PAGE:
I was raised in many ways to be British. When it comes to holidays, though, American holidays can be some of my favorite. Christmas I find nauseating and struggle every year with feelings of sadness and disgust, but Halloween is great fun, and Thanksgiving is increasingly a favorite.
In many ways, it is too easy to point at the ways American culture is growing increasingly vapid, filling empty, despondent lives with increasingly meaningless soporifics like reality television, cable news, and Angry Birds.
Thanksgiving, though, shows us that people are not as shallow as we deep thinkers over on this side of the wall blame them (us) for. The holiday I remember from my youth as being purely about food is becoming increasingly about what it is supposed to be about: nurturing an attitude of gratitude. People are starting to not only talk thankfulness and appreciation around the Thanksgiving table laden with good food, but in the broader context of life. As Christmas has spread as a buyers’ holiday, crowding in on Thanksgiving and even Halloween, Thanksgiving is starting to spread out into earlier in the month too.
How many people do you know who adopt the practice of expressing gratefulness for something every day in the month of November? Surprisingly, many people I count as friends are engaging with this practice, offsetting the disdain I feel as people dive more and more headlong into materialist culture by diving instead into reflection, contemplation, generosity.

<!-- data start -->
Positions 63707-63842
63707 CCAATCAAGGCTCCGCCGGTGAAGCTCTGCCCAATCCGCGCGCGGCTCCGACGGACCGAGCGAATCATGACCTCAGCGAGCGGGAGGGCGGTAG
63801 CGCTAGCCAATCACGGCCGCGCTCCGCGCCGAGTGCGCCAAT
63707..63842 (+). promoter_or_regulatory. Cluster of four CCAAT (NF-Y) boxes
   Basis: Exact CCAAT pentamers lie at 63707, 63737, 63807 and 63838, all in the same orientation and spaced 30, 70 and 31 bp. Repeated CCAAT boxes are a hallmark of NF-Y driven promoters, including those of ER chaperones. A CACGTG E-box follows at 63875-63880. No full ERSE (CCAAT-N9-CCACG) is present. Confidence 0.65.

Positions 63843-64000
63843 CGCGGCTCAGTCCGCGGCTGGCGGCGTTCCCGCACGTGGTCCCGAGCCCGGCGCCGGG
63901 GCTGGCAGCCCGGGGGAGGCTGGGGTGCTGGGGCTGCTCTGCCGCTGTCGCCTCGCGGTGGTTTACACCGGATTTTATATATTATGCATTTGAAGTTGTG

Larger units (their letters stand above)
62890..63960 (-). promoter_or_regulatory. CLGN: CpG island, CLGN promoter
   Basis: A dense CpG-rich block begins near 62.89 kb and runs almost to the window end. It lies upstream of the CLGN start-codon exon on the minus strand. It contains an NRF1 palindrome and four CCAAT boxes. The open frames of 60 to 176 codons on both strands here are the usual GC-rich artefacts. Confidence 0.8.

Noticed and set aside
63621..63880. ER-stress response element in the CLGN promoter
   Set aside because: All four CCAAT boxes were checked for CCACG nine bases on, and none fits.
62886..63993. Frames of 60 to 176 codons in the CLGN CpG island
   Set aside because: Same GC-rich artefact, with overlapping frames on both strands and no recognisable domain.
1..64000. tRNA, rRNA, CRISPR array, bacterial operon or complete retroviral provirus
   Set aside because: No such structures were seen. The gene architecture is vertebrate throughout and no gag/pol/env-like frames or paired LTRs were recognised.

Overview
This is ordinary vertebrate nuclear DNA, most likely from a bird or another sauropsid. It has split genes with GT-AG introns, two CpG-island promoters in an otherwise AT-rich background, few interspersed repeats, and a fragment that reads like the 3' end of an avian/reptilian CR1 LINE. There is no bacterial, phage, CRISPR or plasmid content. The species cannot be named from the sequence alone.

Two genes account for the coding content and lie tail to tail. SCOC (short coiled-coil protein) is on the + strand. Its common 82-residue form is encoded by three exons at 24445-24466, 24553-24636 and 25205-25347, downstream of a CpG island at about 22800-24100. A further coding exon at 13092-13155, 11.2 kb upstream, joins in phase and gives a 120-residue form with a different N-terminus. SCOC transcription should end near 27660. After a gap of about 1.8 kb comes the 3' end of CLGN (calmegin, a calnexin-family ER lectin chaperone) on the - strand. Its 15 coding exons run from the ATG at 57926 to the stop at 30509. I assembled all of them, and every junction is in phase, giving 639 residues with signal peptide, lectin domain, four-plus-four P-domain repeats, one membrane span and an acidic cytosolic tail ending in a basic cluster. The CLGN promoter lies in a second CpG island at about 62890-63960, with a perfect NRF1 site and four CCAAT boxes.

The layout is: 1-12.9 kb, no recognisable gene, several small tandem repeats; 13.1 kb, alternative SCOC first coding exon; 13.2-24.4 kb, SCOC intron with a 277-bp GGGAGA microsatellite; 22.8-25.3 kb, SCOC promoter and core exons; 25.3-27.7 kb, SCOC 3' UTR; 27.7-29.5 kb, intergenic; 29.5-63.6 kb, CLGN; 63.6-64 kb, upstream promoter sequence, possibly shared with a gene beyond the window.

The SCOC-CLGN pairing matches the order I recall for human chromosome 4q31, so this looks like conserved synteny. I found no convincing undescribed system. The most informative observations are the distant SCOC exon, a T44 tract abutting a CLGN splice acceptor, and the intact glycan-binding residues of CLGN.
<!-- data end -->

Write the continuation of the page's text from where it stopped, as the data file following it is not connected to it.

I wonder how much of this trend is due to our ongoing economic straits. People who cannot afford to splurge on toys for themselves over a Black Friday that now starts early Thursday morning might be induced to think more about what they have than about what they want. But I would like to think something else is going on, a dissatisfaction with materialist culture. A growing mistrust of the government, of corporations, of authority in general, might lead us to mistrust the things they want us to buy (Mercedes Benz’ for Christmas, DVD boxed sets, drugs to enhance our moods when the usual soporifics have lost their power to stupefy) and instead turn to the things we know really matter: family, friends, love, laughter.
Of course a nice bit of turkey helps things along.
— Jason Dias